But the Department of Energy (DoE) in the US wants to go further. It has set up a competition called the L Prize. The aim is to encourage the production and use of innovative, high-performance lighting. To win the prize, lighting manufacturers have turned to the most appropriate option: LEDs.
The first L Prize had a straightforward target: to produce an energy-efficient alternative to a 60-watt incandescent bulb. But this apparent simplicity proved deceptive. Many companies were unable to fund the necessary LED research. However, Philips, the Dutch multi-national, persevered. And after 18 months, it exceeded the DoE’s expectations.
Philips has won the first L Prize with the world’s most eco-friendly LED bulb. The bulb consumes 10-watts of electricity but generates light equivalent to 100 watts. Using it can cut electricity costs by 90%.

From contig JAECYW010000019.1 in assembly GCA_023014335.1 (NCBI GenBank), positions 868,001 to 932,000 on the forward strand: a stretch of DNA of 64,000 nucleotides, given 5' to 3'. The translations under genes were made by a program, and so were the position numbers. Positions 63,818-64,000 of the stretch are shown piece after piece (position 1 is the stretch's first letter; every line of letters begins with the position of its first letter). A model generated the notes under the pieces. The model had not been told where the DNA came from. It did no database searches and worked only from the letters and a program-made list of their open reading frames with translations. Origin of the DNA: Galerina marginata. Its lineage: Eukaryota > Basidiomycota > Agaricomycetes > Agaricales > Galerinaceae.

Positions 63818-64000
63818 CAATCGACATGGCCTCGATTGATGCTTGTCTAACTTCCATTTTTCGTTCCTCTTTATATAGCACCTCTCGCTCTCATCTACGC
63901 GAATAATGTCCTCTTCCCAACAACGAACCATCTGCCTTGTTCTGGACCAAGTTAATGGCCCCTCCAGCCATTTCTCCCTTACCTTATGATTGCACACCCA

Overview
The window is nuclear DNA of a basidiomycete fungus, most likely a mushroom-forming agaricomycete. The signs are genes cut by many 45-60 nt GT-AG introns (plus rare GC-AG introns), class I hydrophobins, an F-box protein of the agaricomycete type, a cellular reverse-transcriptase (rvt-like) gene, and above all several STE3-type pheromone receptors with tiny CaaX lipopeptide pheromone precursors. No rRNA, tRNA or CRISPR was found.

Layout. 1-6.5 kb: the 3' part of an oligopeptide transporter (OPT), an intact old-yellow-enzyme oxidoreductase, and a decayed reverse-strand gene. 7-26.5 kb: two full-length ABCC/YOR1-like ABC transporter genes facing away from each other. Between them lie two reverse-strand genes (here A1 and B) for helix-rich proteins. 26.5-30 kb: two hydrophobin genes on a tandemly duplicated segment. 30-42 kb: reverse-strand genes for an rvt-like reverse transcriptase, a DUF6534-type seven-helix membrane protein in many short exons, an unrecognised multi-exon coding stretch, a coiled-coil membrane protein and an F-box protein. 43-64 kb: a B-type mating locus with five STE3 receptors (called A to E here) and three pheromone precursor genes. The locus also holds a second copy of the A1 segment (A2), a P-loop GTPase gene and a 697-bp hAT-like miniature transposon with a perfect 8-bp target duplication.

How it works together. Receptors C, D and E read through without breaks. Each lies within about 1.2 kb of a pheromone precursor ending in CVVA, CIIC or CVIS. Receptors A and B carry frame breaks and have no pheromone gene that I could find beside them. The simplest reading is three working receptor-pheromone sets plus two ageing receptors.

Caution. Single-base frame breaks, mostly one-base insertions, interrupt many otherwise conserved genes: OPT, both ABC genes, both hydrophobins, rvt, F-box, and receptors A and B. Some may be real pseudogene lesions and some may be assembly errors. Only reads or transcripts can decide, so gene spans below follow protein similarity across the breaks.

What this means in practice, is a significant drop in electricity use. The DoE has estimated a saving of $3.9 billion a year if Americans replace incandescent bulbs with the new Philips LED bulb. This would be accompanied by a drop in carbon emissions. The DoE believes the reduction could be as much as 20 million metric tons annually.
The Philips bulb is due to be on sale soon. It will complement the existing range of Philips’ LED lighting. In the meantime, it serves to emphasise the eco-friendly credentials of LED technology.